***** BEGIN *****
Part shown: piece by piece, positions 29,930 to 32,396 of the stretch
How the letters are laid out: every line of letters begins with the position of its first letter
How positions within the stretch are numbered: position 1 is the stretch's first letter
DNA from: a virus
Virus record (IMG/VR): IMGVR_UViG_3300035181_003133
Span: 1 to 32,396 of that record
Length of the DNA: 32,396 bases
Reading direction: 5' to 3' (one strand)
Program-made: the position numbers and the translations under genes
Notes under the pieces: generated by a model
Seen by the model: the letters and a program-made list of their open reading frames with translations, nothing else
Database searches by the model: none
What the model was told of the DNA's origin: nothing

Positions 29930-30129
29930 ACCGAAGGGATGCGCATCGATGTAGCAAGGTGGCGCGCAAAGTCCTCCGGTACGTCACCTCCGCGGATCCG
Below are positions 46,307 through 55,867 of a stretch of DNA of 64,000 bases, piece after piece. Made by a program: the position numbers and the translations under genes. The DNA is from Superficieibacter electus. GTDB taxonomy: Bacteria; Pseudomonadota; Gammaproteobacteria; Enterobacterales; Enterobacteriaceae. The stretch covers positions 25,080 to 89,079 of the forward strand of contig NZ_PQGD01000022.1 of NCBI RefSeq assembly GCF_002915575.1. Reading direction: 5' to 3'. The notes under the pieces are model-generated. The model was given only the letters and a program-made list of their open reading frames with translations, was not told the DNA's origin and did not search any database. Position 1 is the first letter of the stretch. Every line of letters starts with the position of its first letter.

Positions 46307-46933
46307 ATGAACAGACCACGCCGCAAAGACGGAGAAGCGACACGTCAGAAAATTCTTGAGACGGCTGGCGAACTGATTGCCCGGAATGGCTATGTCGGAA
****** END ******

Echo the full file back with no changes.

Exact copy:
Part shown: piece by piece, positions 29,930 to 32,396 of the stretch
How the letters are laid out: every line of letters begins with the position of its first letter
How positions within the stretch are numbered: position 1 is the stretch's first letter
DNA from: a virus
Virus record (IMG/VR): IMGVR_UViG_3300035181_003133
Span: 1 to 32,396 of that record
Length of the DNA: 32,396 bases
Reading direction: 5' to 3' (one strand)
Program-made: the position numbers and the translations under genes
Notes under the pieces: generated by a model
Seen by the model: the letters and a program-made list of their open reading frames with translations, nothing else
Database searches by the model: none
What the model was told of the DNA's origin: nothing

Positions 29930-30129
29930 ACCGAAGGGATGCGCATCGATGTAGCAAGGTGGCGCGCAAAGTCCTCCGGTACGTCACCTCCGCGGATCCG
Below are positions 46,307 through 55,867 of a stretch of DNA of 64,000 bases, piece after piece. Made by a program: the position numbers and the translations under genes. The DNA is from Superficieibacter electus. GTDB taxonomy: Bacteria; Pseudomonadota; Gammaproteobacteria; Enterobacterales; Enterobacteriaceae. The stretch covers positions 25,080 to 89,079 of the forward strand of contig NZ_PQGD01000022.1 of NCBI RefSeq assembly GCF_002915575.1. Reading direction: 5' to 3'. The notes under the pieces are model-generated. The model was given only the letters and a program-made list of their open reading frames with translations, was not told the DNA's origin and did not search any database. Position 1 is the first letter of the stretch. Every line of letters starts with the position of its first letter.

Positions 46307-46933
46307 ATGAACAGACCACGCCGCAAAGACGGAGAAGCGACACGTCAGAAAATTCTTGAGACGGCTGGCGAACTGATTGCCCGGAATGGCTATGTCGGAA